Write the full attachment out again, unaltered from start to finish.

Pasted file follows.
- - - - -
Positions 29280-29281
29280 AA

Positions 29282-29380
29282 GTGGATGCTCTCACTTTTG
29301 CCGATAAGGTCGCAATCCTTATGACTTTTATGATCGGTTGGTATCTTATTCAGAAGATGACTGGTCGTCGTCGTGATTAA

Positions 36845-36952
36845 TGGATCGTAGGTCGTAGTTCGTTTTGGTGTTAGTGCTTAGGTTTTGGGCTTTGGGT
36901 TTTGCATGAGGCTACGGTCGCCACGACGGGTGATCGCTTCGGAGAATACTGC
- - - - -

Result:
Positions 29280-29281
29280 AA

Positions 29282-29380
29282 GTGGATGCTCTCACTTTTG
29301 CCGATAAGGTCGCAATCCTTATGACTTTTATGATCGGTTGGTATCTTATTCAGAAGATGACTGGTCGTCGTCGTGATTAA

Positions 36845-36952
36845 TGGATCGTAGGTCGTAGTTCGTTTTGGTGTTAGTGCTTAGGTTTTGGGCTTTGGGT
36901 TTTGCATGAGGCTACGGTCGCCACGACGGGTGATCGCTTCGGAGAATACTGC